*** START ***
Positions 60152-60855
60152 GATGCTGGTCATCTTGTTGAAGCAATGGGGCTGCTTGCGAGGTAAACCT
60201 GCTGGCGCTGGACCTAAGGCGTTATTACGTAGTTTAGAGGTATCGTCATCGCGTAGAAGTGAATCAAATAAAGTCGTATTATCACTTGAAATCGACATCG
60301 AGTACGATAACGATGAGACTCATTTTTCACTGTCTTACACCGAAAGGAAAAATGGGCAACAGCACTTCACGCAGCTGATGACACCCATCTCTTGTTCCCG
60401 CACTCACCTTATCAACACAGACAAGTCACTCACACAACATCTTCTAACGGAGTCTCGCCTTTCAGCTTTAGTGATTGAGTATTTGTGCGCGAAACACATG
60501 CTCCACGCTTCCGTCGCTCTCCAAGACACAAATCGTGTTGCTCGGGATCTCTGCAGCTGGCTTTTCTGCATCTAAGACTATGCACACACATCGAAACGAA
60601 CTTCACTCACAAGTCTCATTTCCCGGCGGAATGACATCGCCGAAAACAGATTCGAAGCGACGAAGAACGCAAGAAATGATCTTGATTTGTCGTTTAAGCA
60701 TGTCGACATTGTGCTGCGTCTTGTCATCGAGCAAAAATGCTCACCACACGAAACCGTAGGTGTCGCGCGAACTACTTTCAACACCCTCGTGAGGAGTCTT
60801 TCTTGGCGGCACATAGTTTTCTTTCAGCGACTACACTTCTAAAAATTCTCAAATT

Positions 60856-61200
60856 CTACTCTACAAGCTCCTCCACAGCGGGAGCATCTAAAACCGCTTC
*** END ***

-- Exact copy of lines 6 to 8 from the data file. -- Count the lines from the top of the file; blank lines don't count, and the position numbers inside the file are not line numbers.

60501 CTCCACGCTTCCGTCGCTCTCCAAGACACAAATCGTGTTGCTCGGGATCTCTGCAGCTGGCTTTTCTGCATCTAAGACTATGCACACACATCGAAACGAA
60601 CTTCACTCACAAGTCTCATTTCCCGGCGGAATGACATCGCCGAAAACAGATTCGAAGCGACGAAGAACGCAAGAAATGATCTTGATTTGTCGTTTAAGCA
60701 TGTCGACATTGTGCTGCGTCTTGTCATCGAGCAAAAATGCTCACCACACGAAACCGTAGGTGTCGCGCGAACTACTTTCAACACCCTCGTGAGGAGTCTT